Those freshwater pearl collectors searching Plumb Brook and other small tributaries (near Russell in St. Lawrence County) did so by the standard method of wading, hunched over, with pail in hand, and plucking clams from the gravelly streambed. The varying depths of the Grass River required more complex methods that were used in clamming operations elsewhere. Similar to how spruce-gum pickers used a spud (a long pole with a scraper attached to remove deposits from high in the trees), pearl fishers used spuds with a set of nippers that were used to clasp and retrieve clams from a riverbed. The >>More


April, 2017

Research Finds Increased Infected Ticks in Adirondacks


Paul Smith’s College’s efforts to monitor tick populations and tick-borne pathogens in the Adirondack region, in collaboration with the New York State Department of Health, have documented an increase in infected ticks in the North Country. Focusing primarily on St. Lawrence, Clinton, Franklin and Essex counties, Paul Smith’s College biology professor Dr. Lee Ann Sporn, a team of students and Adirondack Watershed Institute stewards have been collecting blacklegged ticks, also known as deer ticks, which are tested by the Department of Health for disease-causing agents. In addition to an increase in the bacteria causing Lyme disease, the researchers have also >>More


April, 2017

Native Plants: All About Wild Leeks


The white bulbs of wild leeks, also called ramps (especially in the south), can be eaten year round, but it’s the early leaves that are most appreciated. In pre-freezer days, ramps were the first greens available after five or so months of potatoes and they were considered important as well as good tasting. Ramp festivals are still held in much of Appalachia to celebrate the arrival of this nutritious fresh food, and these tourist attractions have become so successful that in some places ramps are over-harvested. Wild leeks are spring ephemerals that have no flowers in the spring. I know >>More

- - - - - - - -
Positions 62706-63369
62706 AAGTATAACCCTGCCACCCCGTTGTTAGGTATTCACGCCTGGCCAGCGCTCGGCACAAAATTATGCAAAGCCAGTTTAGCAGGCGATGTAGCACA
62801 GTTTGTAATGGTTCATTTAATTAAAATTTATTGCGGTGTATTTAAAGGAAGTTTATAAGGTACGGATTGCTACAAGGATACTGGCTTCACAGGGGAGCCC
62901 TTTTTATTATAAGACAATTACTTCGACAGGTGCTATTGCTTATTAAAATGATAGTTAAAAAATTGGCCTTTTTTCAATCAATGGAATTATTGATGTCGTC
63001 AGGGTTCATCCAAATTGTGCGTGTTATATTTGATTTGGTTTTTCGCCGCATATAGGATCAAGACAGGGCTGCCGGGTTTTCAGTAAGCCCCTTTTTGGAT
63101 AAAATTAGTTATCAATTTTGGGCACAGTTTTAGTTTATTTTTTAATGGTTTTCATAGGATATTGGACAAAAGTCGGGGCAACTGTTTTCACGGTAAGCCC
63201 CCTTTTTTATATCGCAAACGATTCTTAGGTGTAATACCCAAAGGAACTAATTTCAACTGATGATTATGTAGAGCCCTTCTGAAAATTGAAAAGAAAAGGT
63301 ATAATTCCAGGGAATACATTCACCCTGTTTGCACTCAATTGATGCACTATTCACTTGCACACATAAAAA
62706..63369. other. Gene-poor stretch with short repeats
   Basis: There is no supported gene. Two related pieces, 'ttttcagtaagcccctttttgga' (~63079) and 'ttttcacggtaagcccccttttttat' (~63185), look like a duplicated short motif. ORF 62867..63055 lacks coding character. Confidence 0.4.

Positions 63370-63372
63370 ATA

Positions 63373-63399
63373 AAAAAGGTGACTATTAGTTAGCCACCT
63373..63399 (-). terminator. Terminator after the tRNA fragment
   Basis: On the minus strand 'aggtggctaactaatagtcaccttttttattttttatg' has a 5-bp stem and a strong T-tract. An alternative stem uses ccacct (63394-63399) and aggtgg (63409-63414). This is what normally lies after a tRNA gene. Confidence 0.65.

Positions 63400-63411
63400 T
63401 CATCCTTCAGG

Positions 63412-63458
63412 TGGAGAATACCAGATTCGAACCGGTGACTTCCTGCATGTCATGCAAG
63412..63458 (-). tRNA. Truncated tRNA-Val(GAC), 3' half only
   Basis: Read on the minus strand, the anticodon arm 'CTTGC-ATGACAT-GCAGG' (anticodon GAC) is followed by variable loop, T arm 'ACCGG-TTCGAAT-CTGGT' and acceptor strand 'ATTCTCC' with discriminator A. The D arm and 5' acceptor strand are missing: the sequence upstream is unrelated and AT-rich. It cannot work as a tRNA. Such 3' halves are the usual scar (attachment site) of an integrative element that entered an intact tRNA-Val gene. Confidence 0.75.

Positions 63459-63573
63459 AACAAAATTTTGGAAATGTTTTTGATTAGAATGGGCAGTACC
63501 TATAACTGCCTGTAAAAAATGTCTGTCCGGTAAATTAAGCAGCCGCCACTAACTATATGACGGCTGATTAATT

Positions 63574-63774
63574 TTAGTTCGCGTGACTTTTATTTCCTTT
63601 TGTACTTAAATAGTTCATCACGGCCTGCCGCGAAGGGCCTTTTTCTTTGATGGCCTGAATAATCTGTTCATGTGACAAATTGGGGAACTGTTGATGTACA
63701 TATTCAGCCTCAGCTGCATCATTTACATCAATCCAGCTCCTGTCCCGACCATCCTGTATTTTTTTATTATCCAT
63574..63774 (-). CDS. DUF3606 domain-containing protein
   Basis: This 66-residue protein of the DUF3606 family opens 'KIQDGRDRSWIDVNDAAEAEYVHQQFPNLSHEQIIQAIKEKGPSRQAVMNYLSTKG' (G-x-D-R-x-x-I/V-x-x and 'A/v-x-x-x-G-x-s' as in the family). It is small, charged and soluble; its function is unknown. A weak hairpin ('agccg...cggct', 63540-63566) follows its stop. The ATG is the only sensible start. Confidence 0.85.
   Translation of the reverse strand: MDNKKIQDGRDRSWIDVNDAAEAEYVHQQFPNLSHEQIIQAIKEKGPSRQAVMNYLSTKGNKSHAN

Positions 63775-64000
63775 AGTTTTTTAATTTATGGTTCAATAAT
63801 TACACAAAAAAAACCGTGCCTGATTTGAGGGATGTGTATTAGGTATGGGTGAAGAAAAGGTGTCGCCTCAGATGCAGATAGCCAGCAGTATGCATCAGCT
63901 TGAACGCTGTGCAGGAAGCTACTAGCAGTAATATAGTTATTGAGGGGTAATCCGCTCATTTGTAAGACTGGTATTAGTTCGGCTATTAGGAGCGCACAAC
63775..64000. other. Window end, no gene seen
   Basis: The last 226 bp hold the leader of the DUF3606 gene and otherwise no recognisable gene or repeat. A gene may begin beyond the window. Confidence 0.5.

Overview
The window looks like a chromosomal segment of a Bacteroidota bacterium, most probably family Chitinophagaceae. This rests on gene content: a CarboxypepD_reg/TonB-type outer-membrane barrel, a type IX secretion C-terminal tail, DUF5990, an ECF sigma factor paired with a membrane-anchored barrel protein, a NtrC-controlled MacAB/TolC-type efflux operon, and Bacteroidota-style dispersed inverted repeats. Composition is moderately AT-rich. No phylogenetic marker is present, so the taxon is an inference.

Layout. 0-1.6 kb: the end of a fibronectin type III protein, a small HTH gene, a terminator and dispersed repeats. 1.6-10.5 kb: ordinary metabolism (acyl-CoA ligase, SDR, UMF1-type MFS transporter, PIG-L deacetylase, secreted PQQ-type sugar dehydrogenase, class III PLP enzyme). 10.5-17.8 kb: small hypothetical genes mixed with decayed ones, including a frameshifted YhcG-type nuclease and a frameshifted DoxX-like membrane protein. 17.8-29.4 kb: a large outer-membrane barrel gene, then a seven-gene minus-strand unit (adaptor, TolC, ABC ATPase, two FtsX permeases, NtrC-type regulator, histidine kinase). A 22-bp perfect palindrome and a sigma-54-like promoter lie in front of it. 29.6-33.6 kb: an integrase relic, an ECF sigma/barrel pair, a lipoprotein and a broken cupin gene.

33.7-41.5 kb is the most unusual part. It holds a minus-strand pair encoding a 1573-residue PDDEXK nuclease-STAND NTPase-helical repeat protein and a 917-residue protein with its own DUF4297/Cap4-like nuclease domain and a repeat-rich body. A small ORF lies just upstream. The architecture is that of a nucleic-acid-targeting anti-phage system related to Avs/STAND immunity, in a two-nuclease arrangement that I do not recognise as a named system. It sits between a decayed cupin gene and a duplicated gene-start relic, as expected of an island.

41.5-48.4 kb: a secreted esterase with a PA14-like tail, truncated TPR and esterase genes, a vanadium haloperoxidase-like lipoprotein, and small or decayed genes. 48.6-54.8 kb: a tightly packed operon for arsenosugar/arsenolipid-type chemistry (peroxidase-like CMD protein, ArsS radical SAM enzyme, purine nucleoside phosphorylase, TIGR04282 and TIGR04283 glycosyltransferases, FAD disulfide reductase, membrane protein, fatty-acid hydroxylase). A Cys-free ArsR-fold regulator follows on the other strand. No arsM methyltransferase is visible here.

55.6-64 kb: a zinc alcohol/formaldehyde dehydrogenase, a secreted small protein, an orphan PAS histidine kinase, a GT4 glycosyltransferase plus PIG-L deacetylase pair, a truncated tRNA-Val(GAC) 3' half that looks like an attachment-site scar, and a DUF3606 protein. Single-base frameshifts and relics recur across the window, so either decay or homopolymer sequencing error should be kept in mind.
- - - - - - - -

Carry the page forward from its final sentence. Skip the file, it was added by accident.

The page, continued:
April, 2017

1890s Adirondack Freshwater Pearl Fever


Balsam pillows, maple syrup, spruce gum, custom-made rustic furniture — they’re all products comprised of raw materials native to the Adirondacks. Other businesses, current or defunct, have similar roots, but occasionally in regional history we find homegrown livelihoods that seem an odd fit for the North Country. Among the unlikeliest of those is pearl harvesting — not in the St. Lawrence River or Lake Champlain, but in creeks and rivers of the Adirondacks and foothills. Pearls, considered the oldest of the world’s gems, are deeply rooted in history dating back thousands of years. They were highly valued in ancient Chinese, >>More


April, 2017

North Country Woodpeckers: Signs of Spring


Trees speak many languages, their leaves whooshing in summer and trunks creaking in winter. At the onset of spring, trees become sounding boards for courtship. Before the thrushes and warblers and sparrows arrive to sing from branches and boughs, woodpeckers kick off the spring chorus with a drumroll. Although woodpeckers certainly vocalize, usually with sharp calls or harsh chattering, drumming is one of the most reliable early signs of spring – a proclamation of territoriality and an advertisement to the opposite sex. Drumming is not to be confused with the arrhythmic tapping we hear from woodpeckers (and other cavity nesters >>More